Mill Keeper Cabernet Sauvignon 2019
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Region Napa Valley
Type Cabernet SauvignonRead About the Wine
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It’s actually a pretty good story so sit back, relax and pour yourself some Napa Cabernet.
After the War of 1812, George Calvert Yount left his wife and three children in Missouri and struck out for Sante Fe to strike his fortune as a fur trapper. Eventually he fell in with the Wolfskill party, which led him to California. There he came under the employ of the great general Mariano Guadalupe Vallejo (California being Mexico at the time).
Yount must have been one heck of a carpenter for M.G. Vallejo, because in 1836 the general awarded him a land grant to Rancho Caymus. There he built the valley’s first grist mill (for making flour). In 1843, Yount received a second grant of Rancho La Jota on Howell Mountain, It also had a stream, Coon Creek, so there he built a sawmill.
His family had long since rejoined him, and it is his daughters (and their husbands) who founded the villages of Rutherford and Sebastapol, Napa. Because Sonoma’s Sebastapol had come first, the town was later renamed to Yountville. Around these two villages, the family planted some of Napa Valley’s first vineyards, and they became the grape sources for the new winery Inglenook.
A young English surgeon by the name of Edwin Bale purchased one of Yount’s mills, after first marrying General Vallejo’s daughter. And their daughter later married a Krug, founding one of Napa’s earliest wineries in 1861 – Charles Krug, which continues to this day.
You’ll notice a trend here: All of these names—Krug, inglenook, Coon Creek, Caymus, La Jota; are prime-time operating wineries and vineyards to this day. They are some of Napa Valley’s most expensive wine, if not some of the world’s. And they all started way back then.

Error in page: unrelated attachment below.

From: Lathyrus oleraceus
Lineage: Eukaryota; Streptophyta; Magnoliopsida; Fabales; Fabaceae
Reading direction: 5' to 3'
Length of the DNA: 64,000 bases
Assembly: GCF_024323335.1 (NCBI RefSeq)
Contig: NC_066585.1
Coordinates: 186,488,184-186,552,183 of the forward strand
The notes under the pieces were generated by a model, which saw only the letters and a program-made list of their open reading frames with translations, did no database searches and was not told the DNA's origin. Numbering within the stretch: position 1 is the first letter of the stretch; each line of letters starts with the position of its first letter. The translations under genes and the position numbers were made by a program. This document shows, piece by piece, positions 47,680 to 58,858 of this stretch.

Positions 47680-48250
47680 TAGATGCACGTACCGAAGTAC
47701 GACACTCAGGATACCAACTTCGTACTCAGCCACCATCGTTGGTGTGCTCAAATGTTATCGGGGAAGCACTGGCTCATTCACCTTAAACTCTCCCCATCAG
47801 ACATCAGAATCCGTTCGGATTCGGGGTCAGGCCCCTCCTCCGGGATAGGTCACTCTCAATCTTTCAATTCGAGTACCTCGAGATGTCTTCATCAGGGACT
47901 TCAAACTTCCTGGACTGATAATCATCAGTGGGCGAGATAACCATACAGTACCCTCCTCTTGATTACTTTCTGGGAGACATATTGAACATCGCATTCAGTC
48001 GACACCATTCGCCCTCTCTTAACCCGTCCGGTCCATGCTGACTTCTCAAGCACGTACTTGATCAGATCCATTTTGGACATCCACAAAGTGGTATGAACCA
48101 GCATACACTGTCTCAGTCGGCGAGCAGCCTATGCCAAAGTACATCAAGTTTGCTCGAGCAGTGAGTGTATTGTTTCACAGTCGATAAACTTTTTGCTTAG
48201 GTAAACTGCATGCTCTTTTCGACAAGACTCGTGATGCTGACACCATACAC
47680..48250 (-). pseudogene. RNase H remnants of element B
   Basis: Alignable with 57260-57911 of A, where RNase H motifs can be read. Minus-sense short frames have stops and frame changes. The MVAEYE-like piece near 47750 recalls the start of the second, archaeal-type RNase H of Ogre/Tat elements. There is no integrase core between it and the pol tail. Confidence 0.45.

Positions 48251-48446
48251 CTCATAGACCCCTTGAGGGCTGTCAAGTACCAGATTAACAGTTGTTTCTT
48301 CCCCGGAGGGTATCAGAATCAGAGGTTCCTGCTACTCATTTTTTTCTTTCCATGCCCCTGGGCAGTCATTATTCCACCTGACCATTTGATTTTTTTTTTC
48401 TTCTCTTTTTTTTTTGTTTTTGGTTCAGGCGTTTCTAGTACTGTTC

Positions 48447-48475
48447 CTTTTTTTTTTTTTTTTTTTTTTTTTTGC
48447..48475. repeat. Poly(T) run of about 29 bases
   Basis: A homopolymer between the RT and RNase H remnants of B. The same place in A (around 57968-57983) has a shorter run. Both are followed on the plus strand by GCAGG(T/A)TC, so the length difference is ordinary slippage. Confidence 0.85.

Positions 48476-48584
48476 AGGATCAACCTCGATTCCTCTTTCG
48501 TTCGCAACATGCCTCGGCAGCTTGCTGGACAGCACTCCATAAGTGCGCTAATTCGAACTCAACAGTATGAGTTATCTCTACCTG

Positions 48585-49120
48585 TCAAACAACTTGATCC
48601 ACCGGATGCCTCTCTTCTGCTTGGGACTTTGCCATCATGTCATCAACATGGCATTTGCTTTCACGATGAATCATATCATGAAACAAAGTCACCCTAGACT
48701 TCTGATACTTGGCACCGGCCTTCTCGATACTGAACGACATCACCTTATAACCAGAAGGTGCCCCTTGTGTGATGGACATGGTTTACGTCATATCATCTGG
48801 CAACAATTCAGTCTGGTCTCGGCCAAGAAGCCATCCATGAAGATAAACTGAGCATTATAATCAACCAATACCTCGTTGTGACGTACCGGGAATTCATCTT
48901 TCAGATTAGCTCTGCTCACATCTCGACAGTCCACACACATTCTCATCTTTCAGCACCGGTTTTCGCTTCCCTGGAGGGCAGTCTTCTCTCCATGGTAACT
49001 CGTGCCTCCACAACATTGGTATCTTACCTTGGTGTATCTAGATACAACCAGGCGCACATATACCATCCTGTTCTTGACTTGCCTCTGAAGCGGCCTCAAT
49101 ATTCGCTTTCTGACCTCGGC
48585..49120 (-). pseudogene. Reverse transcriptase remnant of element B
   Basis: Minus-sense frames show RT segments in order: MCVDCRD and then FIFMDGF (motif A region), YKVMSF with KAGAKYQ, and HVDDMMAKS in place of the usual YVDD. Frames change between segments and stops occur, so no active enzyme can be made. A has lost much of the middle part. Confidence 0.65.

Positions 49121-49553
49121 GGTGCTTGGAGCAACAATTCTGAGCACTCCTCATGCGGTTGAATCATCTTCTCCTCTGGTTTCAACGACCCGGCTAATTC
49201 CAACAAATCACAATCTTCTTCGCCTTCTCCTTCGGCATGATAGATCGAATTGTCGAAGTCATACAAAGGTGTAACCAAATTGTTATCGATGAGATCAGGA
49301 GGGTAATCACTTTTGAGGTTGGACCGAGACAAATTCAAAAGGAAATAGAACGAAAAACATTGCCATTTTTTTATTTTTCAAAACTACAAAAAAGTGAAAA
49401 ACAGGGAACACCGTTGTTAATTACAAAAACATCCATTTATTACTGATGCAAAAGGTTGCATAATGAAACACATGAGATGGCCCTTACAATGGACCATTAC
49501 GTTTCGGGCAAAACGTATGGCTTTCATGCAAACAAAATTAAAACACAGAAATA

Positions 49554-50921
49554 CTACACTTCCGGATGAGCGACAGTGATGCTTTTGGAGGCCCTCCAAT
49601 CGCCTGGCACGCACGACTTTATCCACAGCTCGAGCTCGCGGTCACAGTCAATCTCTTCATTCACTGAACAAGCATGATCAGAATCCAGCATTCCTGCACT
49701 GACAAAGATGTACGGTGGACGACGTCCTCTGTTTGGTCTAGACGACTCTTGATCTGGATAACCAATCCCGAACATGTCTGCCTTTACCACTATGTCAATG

So let’s add two more names to the mix and then finally get to drinking this wine – because history makes me thirsty.
The first mill eventually came into the hands of the Lancelot Gamble, a rancher and crop farmer in 1916. Between 1955 and 1968, George and Mary Ann (son and daughter-in-law to Lance) converted the family almost entirely into grape farmers and became founding members of the Napa Valley Agricultural Trust. Most of the fruit was sold—primarily to Beringer—but with one sneaky exception.
The site of that first mill, now the Family Home Vineyard of the Gambles, sits directly below the only vineyard land of Screaming Eagle – which happens to be Napa’s priciest Cabernet. The point being, those early Napa pioneers knew what the heck they were doing when they planted grapes. To this day, the sites make exceptional wine:
The Mill Keeper soars out of the glass with ripe notes of blackberries, black cherries, cocoa powder and so much more: hints of anise, violets and just a touch of black truffle provide a graceful backdrop for the primary fruit. The palate is full-bodied and beautifully textured with its firm and fully integrated tannins. The finish offers incredible length that rides on its full-bodied fruit character, making it perfect for drinking now but certainly a 10-year sojourn into the cellar will do it no harm. After having just one glass, I think you’ll agree – this is undeniably stunning Cabernet.
Tom Gamble, son of George and Mary Ann, is a humble man. But I think the history lesson above is worth noting – this wine, named to so honor Napa’s most intrepid pioneers – comes from some of the best-recognized grape-growing sites in the entire Valley. And if you compare prices (especially to neighbor Screaming Eagle) it is always a stunning value. With our sale price, now even more so. Cheers!
*So what is the asterisk for? To our understanding, this winery and its wine are in a bit of a transition (which probably accounts for the price break). Given the recent history of California fires AND the main winery (Gamble) wanting to change the image of this wine, they opted to drop the vintage for flexibility. Again, to our understanding, this is almost entirely 2019 vintage, with a little bit of 2021.